Horse Pox: Symptoms, Treatment, and Prevention in Equine Health

Horse pox has been recognized as a distinct viral disease affecting horses and other equids since ancient times, with references found in ancient Greek and Roman texts.

Edward Jenner’s observations in the late 18th century on the protective effect of horse pox infection against smallpox contributed to the understanding of pox diseases and paved the way for the development of vaccination strategies.

Horse pox, also known as equine pox, is a viral disease that affects horses and occasionally other equids, such as donkeys and mules. It is characterized by the development of skin lesions, fever, and other associated clinical signs.

Etiology of Horse pox:

The disease is caused by an epitheliotropic virus belonging to unclassified pox virus group. The virus is 150-180 µm in size. The virus is very much resistant to drying. The virus can be demonstrated under microscope through staining.

Pathogenesis of Horse pox:

The pathogenesis is more or less similar to other pox diseases. Initially there is formation of small red stipples those turn into papules, vesicles, pustules. Finally there is scab formation.

Incubation Period of Horse pox:

The incubation period can vary but typically ranges from 7 to 14 days. However, in some cases, it may extend up to 21 days or more.

Distribution of Horse pox:

Horse pox has been reported in various parts of the world, although its distribution is not uniform. Outbreaks may be sporadic, and the disease’s prevalence can be influenced by factors such as vaccination practices, biosecurity measures, and the movement of equids.

Susceptible Host

The disease mostly affect the horse. Young animals are more susceptible. The disease can be transmitted to human beings especially the horse attendants.

Clinical Signs of Horse pox:

There are two forms of the discase known as “Leg form” and “Buccal form”.

Common clinical signs associated with horse pox:

Skin Lesions:

One of the hallmark signs of horse pox is the development of skin lesions. These lesions typically appear as small, raised bumps known as papules.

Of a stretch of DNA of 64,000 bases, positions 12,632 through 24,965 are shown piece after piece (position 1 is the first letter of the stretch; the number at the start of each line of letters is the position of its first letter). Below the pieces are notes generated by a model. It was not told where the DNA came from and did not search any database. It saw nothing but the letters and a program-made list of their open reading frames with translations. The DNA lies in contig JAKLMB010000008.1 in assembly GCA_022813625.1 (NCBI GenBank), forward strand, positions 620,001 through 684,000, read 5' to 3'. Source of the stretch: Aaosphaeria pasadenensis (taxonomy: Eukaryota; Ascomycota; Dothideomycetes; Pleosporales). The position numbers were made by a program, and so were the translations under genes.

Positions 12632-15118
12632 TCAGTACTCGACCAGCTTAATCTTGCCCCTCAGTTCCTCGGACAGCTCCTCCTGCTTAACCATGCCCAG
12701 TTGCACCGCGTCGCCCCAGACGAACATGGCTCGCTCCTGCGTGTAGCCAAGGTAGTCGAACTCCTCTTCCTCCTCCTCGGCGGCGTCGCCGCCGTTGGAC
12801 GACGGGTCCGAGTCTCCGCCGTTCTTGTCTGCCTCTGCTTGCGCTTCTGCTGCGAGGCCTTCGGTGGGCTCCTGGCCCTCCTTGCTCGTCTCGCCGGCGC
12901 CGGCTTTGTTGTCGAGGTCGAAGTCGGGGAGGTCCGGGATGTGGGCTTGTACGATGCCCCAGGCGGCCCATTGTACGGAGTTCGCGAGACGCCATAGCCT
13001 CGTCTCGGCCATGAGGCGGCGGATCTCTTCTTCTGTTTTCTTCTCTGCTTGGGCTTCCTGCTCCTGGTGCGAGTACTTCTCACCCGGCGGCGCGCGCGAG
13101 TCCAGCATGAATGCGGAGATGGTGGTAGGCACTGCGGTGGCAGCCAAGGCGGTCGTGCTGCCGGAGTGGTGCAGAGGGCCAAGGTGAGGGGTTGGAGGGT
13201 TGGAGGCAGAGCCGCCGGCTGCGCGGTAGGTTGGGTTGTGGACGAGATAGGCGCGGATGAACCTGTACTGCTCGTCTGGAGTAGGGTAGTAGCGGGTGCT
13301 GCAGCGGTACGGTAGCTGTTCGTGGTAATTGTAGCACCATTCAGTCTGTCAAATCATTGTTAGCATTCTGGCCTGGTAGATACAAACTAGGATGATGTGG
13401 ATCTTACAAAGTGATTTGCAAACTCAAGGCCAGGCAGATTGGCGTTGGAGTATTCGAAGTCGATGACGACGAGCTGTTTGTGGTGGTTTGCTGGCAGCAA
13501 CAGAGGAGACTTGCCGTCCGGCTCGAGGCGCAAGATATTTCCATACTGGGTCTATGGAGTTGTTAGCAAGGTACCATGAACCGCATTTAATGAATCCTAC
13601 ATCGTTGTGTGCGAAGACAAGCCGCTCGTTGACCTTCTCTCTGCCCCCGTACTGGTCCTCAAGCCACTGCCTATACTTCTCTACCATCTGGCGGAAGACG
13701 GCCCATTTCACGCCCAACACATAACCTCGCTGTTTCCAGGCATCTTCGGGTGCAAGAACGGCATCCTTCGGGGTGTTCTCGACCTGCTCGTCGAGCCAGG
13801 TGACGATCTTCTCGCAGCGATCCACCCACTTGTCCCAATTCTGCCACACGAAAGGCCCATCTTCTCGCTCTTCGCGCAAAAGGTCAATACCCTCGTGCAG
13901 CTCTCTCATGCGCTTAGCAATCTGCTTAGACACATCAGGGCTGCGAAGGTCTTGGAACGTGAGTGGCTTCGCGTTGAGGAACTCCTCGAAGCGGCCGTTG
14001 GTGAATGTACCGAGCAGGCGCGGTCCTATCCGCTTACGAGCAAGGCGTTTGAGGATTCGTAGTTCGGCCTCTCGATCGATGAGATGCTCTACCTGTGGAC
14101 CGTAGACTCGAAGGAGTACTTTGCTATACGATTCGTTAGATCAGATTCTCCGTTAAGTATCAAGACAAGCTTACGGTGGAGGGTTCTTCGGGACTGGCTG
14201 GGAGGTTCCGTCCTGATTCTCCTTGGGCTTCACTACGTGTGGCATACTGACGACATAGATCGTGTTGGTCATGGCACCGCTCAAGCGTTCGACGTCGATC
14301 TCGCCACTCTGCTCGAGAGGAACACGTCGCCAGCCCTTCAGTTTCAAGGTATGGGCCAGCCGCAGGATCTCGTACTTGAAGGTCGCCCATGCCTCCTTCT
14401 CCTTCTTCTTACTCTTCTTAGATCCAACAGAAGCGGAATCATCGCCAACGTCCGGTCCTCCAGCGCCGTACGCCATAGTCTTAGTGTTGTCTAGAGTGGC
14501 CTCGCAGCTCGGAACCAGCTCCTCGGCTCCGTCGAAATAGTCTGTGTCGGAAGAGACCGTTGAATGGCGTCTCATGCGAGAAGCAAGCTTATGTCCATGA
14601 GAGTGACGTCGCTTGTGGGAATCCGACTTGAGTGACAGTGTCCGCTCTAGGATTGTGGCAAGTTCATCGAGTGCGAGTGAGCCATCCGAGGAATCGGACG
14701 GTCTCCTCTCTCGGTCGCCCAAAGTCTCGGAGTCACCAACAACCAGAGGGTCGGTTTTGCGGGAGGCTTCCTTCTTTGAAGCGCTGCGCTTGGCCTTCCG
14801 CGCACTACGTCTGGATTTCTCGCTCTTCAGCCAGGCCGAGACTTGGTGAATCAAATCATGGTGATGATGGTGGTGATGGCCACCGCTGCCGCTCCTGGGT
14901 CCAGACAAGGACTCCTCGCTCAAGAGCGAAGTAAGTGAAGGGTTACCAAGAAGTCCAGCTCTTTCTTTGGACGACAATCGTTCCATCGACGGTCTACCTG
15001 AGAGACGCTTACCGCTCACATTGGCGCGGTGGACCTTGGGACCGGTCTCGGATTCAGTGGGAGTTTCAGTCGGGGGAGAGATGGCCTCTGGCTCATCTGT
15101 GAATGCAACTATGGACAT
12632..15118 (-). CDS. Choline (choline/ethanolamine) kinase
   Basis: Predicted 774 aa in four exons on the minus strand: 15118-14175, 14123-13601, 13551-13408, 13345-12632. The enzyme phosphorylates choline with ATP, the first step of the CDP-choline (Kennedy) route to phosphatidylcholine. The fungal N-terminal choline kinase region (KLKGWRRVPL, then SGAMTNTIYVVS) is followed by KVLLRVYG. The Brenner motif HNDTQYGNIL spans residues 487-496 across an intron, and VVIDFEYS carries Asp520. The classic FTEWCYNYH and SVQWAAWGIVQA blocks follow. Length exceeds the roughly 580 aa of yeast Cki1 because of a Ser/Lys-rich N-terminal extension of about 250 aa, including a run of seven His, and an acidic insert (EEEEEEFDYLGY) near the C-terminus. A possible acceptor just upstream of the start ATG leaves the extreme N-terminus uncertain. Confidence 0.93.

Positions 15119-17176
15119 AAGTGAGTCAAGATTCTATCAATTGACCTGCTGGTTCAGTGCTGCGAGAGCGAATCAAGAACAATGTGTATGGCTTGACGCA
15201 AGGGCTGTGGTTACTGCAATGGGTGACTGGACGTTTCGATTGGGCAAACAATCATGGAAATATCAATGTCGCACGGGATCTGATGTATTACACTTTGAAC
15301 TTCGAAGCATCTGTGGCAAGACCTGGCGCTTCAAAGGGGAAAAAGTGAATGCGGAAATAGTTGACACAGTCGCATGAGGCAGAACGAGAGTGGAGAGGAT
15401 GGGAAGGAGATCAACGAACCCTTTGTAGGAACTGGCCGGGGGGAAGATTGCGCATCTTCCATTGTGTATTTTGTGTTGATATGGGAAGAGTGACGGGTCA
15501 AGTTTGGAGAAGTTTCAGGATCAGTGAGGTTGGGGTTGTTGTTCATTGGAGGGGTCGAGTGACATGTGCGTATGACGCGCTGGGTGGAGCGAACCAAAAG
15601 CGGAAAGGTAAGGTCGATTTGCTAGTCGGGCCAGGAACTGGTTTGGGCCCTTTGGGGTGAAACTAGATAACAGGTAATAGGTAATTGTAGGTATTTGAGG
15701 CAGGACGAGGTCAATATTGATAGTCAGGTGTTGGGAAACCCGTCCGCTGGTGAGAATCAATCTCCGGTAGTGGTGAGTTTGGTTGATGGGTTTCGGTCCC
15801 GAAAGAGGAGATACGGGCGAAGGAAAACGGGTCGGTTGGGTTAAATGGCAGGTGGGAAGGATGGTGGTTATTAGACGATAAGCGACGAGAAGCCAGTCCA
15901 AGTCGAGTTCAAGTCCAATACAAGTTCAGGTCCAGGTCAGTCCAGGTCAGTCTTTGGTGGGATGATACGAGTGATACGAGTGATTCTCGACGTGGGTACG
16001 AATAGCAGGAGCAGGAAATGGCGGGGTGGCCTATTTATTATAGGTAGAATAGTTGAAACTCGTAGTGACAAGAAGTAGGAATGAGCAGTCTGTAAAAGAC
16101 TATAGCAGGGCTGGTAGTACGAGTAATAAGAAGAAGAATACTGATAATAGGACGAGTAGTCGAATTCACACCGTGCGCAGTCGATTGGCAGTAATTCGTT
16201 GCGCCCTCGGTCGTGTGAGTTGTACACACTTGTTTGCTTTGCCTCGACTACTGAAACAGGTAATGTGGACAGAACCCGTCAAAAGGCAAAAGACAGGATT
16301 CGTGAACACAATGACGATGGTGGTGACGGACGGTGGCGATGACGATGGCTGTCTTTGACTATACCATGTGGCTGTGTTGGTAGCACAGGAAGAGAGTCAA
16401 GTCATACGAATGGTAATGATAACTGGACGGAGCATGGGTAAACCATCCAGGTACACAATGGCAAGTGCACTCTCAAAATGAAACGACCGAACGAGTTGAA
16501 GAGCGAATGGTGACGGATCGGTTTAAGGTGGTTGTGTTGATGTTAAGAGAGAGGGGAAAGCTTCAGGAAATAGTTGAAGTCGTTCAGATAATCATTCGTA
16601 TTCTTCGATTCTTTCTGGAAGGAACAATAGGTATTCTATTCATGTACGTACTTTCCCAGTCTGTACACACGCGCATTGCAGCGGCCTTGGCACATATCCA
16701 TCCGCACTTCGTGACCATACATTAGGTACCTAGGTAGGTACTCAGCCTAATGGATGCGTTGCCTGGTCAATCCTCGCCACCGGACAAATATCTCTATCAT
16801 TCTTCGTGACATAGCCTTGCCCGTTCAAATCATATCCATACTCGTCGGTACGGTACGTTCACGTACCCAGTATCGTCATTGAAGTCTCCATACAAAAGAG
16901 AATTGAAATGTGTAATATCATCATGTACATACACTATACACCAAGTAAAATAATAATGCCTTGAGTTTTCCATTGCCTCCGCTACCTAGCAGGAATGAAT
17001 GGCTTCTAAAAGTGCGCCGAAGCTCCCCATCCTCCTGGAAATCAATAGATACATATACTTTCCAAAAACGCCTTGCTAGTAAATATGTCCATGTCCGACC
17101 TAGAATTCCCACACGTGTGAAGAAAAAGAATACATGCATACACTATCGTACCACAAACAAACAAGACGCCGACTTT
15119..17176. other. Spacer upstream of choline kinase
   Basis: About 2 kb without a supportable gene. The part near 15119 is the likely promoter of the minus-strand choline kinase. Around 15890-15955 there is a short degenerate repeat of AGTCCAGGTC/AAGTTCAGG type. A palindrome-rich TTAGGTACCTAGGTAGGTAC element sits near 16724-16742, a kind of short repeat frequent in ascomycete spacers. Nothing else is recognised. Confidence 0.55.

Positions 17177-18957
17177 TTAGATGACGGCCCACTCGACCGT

then papules progress to vesicles (fluid-filled blisters) and then to pustules (pus-filled blisters). Eventually, the pustules rupture, forming scabs or crusts.

The skin lesions are often found on the face, limbs, and body of the affected animal, but can potentially occur .


Horses with horse pox may develop a fever, which is an elevated body temperature above the normal range.

(typically above 101.5°F or 38.6°C)

Discomfort and Pruritus:

It may exhibit signs of discomfort, such as:

i)- Restlessness

ii)- Irritability

iii)- Reduced appetite

Pruritus, or itching, is also commonly observed, which may lead to the horse scratching or rubbing affected areas, potentially worsening the skin lesions.

Secondary Infections:

In some cases, secondary bacterial infections can occur at the site of the horse pox lesions. These infections can cause additional inflammation, discomfort, and potentially lead to more severe clinical signs.

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Diagnosis of Horse pox:

  • Based on clinical signs (Leg form, buccal form & generalized form)
  • Location of inclusion bodies in infected cells.
  • Laboratory tests

i)- Viral Islotation

ii)- PCR (Polymerase chain reaction)

iii)- Serological assays

Prevention and Control of Horse pox:

1)- Vaccination:

  • Vaccination is an essential preventive measure against horse pox.
  • Administering equine pox vaccines, which are specifically formulated to induce an immune response against the virus, can help protect horses and other equids.

2)- Biosecurity Measures: